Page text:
Interior least terns deemed recovered

By Laura Bies

An interior least tern sitting on its nest. The U.S. Fish and Wildlife Service has declared the population recovered under the ESA. ©David Mitchell

The U.S. Fish and Wildlife Service proposed removing the interior least tern (Sterna antillarum) from the endangered species list.

The small fish-eating bird was first listed as endangered under the Endangered Species Act in 1985, as a district population segment of least tern. Since then, efforts from the Service and its partners have led to a nearly tenfold increase in population.

The interior least tern ranges in the United States across the Great Plains and Lower Mississippi Valley, wintering in the Caribbean and South American. As a result of unregulated overharvesting by the millinery trade in the 19th and early 20th centuries, as well as degradation and destruction of the bird’s habitat along rivers, the interior least tern population dropped to fewer than 2,000 birds spread across 12 nesting sites by the time of the population’s listing in 1985.

The Service finalized a recovery plan for the population in 1990, with recovery criteria designed to remove threats to the bird’s essential habitats, enhance existing habitats, and achieve a range-wide population of at least 7,000 individuals. The population size goal was first met in 1994. The Service has worked closely with the Army Corps of Engineers, which has jurisdiction over much of the bird’s habitat, as well as private landowners and others to reduce and mitigate threats their habitats.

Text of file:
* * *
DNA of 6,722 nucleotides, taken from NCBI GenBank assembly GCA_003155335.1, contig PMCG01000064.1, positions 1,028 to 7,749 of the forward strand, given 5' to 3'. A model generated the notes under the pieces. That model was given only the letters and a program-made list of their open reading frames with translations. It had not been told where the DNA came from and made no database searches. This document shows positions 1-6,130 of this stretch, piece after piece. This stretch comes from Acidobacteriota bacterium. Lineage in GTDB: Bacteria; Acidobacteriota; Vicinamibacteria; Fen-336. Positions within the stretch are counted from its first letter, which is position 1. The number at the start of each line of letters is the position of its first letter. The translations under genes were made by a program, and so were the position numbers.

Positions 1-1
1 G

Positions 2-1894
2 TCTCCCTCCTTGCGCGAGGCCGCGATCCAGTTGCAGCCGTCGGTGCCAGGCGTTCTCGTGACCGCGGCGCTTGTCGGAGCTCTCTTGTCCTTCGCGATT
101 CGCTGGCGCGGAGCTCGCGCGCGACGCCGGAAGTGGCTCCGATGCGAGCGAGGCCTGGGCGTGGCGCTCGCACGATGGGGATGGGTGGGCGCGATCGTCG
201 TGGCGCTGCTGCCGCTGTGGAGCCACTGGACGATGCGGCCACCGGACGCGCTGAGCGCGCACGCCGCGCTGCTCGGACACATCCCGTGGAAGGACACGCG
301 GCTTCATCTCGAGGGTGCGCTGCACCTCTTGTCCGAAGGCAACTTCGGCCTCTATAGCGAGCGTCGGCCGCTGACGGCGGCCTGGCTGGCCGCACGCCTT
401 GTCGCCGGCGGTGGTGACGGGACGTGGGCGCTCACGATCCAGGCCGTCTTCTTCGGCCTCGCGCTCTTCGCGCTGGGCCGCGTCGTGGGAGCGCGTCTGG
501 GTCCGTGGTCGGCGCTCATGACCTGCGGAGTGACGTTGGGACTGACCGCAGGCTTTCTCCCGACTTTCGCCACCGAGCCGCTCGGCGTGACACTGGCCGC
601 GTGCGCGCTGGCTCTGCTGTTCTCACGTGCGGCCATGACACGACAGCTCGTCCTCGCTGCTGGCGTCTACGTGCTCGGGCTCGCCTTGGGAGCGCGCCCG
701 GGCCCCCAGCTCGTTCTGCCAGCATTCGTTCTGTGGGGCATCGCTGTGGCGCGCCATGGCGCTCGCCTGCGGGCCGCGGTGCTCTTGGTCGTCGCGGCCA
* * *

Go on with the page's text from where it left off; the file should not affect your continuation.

Through a five-year review in 2013, the Service determined that the threats endangering the least tern population had been eliminated or sufficiently reduced and that the population had rebounded. Interior least terns can now be found nesting along more than 2,858 miles of river channels in 18 states — from Montana to Texas and Illinois to Colorado.

The Service is accepting public comments on the proposal to remove the interior least tern from the endangered species list through Dec. 23.

Read TWS’ standing position on Threatened and Endangered Species and Position Statement on the U.S. Endangered Species Act.

Laura BiesLaura Bies is a government relations contractor and freelance writer for The Wildlife Society. She has a B.S. in Environmental Science and a law degree from George Washington University. Laura has worked with The Wildlife Society since 2005. Read more of Laura's articles.

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